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Frankie Newton, Dave Frishberg, Thelonious Monk, Anat Cohen, Ryan Keberle, Ran Blake!
Details in Notes from the Editor
New in Historical Essays:
FRANKIE NEWTON:
THE FORGOTTEN TRUMPETER
(Part 1)

Despite appearing on some of the greatest jazz records of the 1930s,  and possessing one of the most personal sounds in jazz history, trumpeter Frankie Newton is barely remembered today. His biography is filled with contradictory information, and his discography has several mysterious gaps. Thomas Cunniffe sorts out the conflicting details and discusses all of Newton's recordings in this special 2-part Historical Essay.

New in Retro Reviews:

DISCOVERIES!
The modern-day discoveries of unreleased recordings keep jazz history an ongoing endeavor.  Historians like Loren Schoenberg (of the National Jazz Museum in Harlem) and Zev Feldman (of Resonance Records and other independent companies) have discovered unissued recordings that have changed our perspective on the artists. This month, Thomas Cunniffe reviews the third volume of the Bill Savory Collection and Thelonious Monk's film score for "Les Liaisons Dangereuses 1960".

Book Reviews:
"CONVERSATIONS WITH CHARLIE HADEN" (by Josef Woodard & Charlie Haden)
Charlie Haden was known for passionate music that encompassed several genres, and his fiery left-wing politics. Over the last two decades of his life, Haden was interviewed several times by writer Josef Woodard. Seventeen of these encounters have been collected in a new book, "Conversations with Charlie Haden". Reviewer Thomas Cunniffe writes that the book is quite enlightening, but gets bogged down with numerous retellings of Haden's life story.  

Profiles:
LUCIANA SOUZA:
PASSION AND VERSATILITY
Few contemporary vocalists have the stylistic range of Luciana Souza. She is a remarkable improviser and composer who can not only offer passionate interpretations of songs from America and Brazil, but is also a collaborator with contemporary classical composer Osvaldo Golijov. Thomas Cunniffe introduces you to Souza in this JHO profile, which includes audio and video clips of Souza at work


New in Sidetracks:
THE DAVE FRISHBERG SONGBOOK
When someone says "they don't write good songs anymore", they must not referring to Dave Frishberg. Since the early Sixties, Frishberg has created witty, off-beat songs which have the repertoire of many singers. Thomas Cunniffe offers his own salute to this superb musician with a selection of Frishberg's best songs, some performed by the composer himself. 






THE QUIET REVOLUTION
There’s a lot of screaming happening in our world right now, but sometimes, a whisper can be as effective as a scream. The two albums of protest jazz reviewed here generally make their points without raising dynamics. Thomas Cunniffe examines new recordings by Dominque Eade/Ran Blake and Ryan Keberle's Catharsis.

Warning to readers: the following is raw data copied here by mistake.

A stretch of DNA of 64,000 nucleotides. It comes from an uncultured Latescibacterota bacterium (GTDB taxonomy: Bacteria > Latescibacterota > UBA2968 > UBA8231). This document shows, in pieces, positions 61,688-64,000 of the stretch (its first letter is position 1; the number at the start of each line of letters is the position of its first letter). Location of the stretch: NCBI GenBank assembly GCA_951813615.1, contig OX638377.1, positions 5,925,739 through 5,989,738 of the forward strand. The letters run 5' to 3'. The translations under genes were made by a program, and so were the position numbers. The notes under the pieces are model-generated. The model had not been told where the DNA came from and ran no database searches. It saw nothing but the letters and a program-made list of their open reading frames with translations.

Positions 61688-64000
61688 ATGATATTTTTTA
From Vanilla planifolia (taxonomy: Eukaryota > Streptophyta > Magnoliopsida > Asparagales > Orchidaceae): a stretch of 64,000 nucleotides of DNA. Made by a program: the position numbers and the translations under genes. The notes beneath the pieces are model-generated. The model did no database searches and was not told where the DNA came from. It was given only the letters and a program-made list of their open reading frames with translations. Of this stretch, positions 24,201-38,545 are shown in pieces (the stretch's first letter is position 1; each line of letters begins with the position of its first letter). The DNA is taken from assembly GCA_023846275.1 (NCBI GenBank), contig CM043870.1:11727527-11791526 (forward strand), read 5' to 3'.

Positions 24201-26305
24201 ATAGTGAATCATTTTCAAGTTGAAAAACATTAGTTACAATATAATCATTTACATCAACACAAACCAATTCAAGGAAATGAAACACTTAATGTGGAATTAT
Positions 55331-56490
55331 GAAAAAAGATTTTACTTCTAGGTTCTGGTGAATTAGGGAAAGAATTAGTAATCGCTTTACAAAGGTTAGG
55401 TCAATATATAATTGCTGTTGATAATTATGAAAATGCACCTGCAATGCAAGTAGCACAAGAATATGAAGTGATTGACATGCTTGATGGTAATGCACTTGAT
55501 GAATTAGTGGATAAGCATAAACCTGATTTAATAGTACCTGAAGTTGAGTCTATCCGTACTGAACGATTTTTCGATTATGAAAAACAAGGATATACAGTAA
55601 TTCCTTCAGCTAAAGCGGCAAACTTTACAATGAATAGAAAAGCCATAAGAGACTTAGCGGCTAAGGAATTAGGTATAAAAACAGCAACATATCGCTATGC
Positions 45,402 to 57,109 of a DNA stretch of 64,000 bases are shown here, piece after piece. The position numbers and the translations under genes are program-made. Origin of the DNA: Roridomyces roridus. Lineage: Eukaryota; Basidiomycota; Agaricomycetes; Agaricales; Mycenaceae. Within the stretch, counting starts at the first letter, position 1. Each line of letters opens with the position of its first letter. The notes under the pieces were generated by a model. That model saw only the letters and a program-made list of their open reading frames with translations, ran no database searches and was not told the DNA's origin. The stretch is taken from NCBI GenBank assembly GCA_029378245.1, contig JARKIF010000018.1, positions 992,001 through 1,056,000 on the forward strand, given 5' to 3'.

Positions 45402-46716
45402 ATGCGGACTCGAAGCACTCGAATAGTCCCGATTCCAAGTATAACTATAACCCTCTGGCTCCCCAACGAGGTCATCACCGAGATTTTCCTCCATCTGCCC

New in CD Reviews:
ANAT COHEN ABRAÇA O BRASIL (ANAT COHEN EMBRACES BRAZIL)
In addition to being one of the best jazz clarinetists today, Anat Cohen is a particularly fine interpreter of Brazilian music. She has made several trips to Brazil over the past two decades, and one of her collaborators says that she plays Brazilian music "with a perfect accent". Thomas Cunniffe reviews two new CDs of Brazilian music, which represents her greatest concentration to this unique musical heritage. 


TRIBUTES & COLLABORATIONS
Many current jazz albums are either collaborations or tributes, but the four vocal CDs reviewed this month fall into both categories. Judy Niemack and Dan Tepfer's duet disc, "Listening to You" salutes Lee Konitz, while a bevy of top-name singers take part in "The Passion of Charlie Parker". The New York band Swingadelic offers a sampler of Johnny Mercer songs, and Mark Winkler remembers his late husband on "The Company I Keep". Thomas Cunniffe offers his thoughts on these recordings. 



Concert Reviews:
BRANFORD MARSALIS & KURT ELLING AT THE DU NEWMAN CENTER
(May 13, 2017)

On May 13, 2017, Denver jazz fans had the choice to hear several top-rank artists in live performances across the city. JHO's Thomas Cunniffe joined about 1000 audience members at the University of Denver's Newman Center for a concert by the Branford Marsalis Quartet with guest Kurt Elling. Cunniffe reports that the entire group was in top form, excelling their performances on their recent CD, "Upward Spiral".
 
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